From ‘language learning as the key to integration’ to ‘language learning for enriching solidarities in diversity’
ThisESRC Postdoctoral Fellowship builds on and develops my doctoral work which ethnographically investigated the politics, practice, and lived experience of migrant language education and argued for the need to reimagine this field of policy and practice from the bottom up. My ongoing research sits against the backdrop of prominent discourses that emphasise the learning of English as a marker of, or key to, integration at a time of increased hostility towards people who appear to be different and hardening attitudes towards immigration. My doctoral project showed the mismatch between top-down discourses and imaginations of migrant integration and the reality on the ground in the context of increased migration-driven diversity intersecting with entrenched forms of inequality and complex hierarchies of belonging – especially within the migrant city London.
My new fellowship is a timely opportunity to reflect on how ‘language learning for integration’ has become a platform for processes of pathologizing, Othering, hierarchising, and dehumanising – often giving way to the reproduction of inequalities and exclusionary mechanisms rather than leading to inclusion and cohesion and how this impacts the lived experience of migrants. Beyond that, a central aim of this project is to highlight how these dynamics that are animated from the top down are counteracted from the bottom up and to foreground the potential to leverage migrant language educational spaces as a catalyst for alternative and dynamic forms of solidarity.
The question here is how these settings can harness the forging of solidarities under conditions of increasing diversity and be places of learning, belonging and a supportive sociality for the building of more equitable and inclusive futures. During this fellowship these themes will be explored more through a collaborative research project utilising participatory photography/photovoice with adult migrants who have come to London to set up a new life and are learning English to facilitate this process.
Silke is an ESRC Postdoctoral Fellow based at the Thomas Coram Research Unit, Social Research Institute at UCL IOE, which she joined in October 2021 after completing her AHRC-funded PhD at the Faculty of Education, University of Cambridge. She is interested in the lived experience of migrants in London and her interdisciplinary research is situated at the nexus of migration, urban multiculture and diversity, inequality, integration and language/language learning – particularly in the context of the global city and postcolonial migrant metropolis. From a methodological perspective, her work is committed to and centred around ethnography, participatory and collaborative approaches, and the coproduction of knowledge.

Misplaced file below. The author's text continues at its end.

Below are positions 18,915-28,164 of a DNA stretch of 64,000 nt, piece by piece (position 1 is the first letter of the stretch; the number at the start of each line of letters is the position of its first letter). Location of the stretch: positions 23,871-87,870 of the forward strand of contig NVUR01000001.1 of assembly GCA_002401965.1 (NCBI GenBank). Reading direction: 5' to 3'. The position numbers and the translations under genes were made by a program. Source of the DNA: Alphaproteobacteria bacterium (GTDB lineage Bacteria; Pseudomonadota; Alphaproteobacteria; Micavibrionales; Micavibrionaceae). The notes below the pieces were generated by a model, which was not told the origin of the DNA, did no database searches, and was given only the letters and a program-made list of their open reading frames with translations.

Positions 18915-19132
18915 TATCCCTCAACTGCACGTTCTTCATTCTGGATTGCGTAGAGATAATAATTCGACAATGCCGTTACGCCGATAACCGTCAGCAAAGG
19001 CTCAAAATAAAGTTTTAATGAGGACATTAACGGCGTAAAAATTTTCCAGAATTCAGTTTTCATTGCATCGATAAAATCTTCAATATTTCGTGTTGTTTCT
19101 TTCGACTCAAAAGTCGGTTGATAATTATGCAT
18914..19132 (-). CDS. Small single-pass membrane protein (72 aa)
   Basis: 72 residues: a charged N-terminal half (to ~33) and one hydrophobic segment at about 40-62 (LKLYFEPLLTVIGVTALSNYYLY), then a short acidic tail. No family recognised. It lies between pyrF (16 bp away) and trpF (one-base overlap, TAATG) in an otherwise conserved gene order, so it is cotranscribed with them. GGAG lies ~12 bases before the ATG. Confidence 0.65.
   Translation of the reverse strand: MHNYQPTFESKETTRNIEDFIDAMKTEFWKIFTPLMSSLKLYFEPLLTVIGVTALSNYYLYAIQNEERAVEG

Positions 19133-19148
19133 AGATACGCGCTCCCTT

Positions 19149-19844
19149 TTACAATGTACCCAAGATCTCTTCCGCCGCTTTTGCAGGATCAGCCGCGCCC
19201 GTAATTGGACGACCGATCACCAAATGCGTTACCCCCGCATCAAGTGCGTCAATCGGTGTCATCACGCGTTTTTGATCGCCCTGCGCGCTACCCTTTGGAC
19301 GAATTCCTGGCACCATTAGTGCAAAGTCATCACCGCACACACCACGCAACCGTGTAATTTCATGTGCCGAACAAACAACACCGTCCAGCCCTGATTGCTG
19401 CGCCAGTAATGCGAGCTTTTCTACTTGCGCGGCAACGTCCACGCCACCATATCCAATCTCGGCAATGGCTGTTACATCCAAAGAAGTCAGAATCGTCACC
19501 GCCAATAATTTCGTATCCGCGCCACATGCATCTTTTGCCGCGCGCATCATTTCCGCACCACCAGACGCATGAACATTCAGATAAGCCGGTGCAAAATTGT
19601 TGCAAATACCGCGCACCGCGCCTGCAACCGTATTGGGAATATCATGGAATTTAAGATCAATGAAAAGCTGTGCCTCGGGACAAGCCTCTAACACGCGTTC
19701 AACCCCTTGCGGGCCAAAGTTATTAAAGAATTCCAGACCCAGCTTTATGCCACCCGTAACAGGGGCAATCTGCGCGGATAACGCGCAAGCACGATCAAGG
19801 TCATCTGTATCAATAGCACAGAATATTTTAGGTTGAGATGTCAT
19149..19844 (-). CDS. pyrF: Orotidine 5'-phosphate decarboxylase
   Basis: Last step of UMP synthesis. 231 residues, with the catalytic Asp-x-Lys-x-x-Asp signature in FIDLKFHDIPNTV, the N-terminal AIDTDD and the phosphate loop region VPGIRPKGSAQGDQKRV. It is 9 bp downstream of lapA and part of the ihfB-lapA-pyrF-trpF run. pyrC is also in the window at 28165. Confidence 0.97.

Silke’s academic background combines degrees in social sciences and applied linguistics/second language education. She received a commendation from the British Council Master’s Dissertation Award with Best Potential for Impact on ELT for her MPhil thesis which investigated migrants’ experience of class and struggles for value and values highlighting the potential transformative impact of the language classroom. Previously, she has worked with migrants in an advisory service for the City of Berlin and has taught English to migrants in London for several years. From May to September 2021, she was a Research Fellow on the Connected Communities research and knowledge exchange initiative.
Her recent publications include Reimagining migrant language education from the bottom up: an ethnographic study and ‘Language is Your Dignity’: Migration, Linguistic Capital, and the Experience of Re/De-Valuation
Language Learning Blog
Tracing emergent spaces for nurturing solidarities across difference
Silke Zschomler with Leidy Marin Agudelo, Tatjana Moskvina, Akbar M. Delshad, Basir Samim, Duaa Alfadzli * Over the past months, I have been working collaboratively on a photovoice project with a group of adults who have migrated to, or come to seek sanctuary in,...
Language as a marker of ‘integration’ – from casting blame to forging a supportive sociality
‘Integration - I think I’m very good with it, I think,’ Ana, one of the participants of my ethnographic research into migrant language education (Zschomler 2020), exclaimed enthusiastically. We were just about to finish a more in-depth interview during which she had...